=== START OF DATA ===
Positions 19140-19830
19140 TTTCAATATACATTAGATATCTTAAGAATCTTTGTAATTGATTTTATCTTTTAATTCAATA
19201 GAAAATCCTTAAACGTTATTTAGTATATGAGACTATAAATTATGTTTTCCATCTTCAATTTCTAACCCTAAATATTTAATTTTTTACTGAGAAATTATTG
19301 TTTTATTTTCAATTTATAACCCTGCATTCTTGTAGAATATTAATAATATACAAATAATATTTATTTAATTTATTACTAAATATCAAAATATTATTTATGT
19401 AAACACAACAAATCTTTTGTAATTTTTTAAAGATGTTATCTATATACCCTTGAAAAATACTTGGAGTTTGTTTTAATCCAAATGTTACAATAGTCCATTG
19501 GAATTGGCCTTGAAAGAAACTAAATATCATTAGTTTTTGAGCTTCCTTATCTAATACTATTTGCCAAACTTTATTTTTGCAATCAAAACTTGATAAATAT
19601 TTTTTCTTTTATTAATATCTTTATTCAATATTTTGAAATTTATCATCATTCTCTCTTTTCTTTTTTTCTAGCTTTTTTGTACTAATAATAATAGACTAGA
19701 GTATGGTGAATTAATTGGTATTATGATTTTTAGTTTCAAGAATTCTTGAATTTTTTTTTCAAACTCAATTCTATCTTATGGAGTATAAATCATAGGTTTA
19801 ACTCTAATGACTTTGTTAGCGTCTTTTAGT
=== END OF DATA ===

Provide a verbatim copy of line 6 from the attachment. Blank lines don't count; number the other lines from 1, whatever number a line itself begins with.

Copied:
19501 GAATTGGCCTTGAAAGAAACTAAATATCATTAGTTTTTGAGCTTCCTTATCTAATACTATTTGCCAAACTTTATTTTTGCAATCAAAACTTGATAAATAT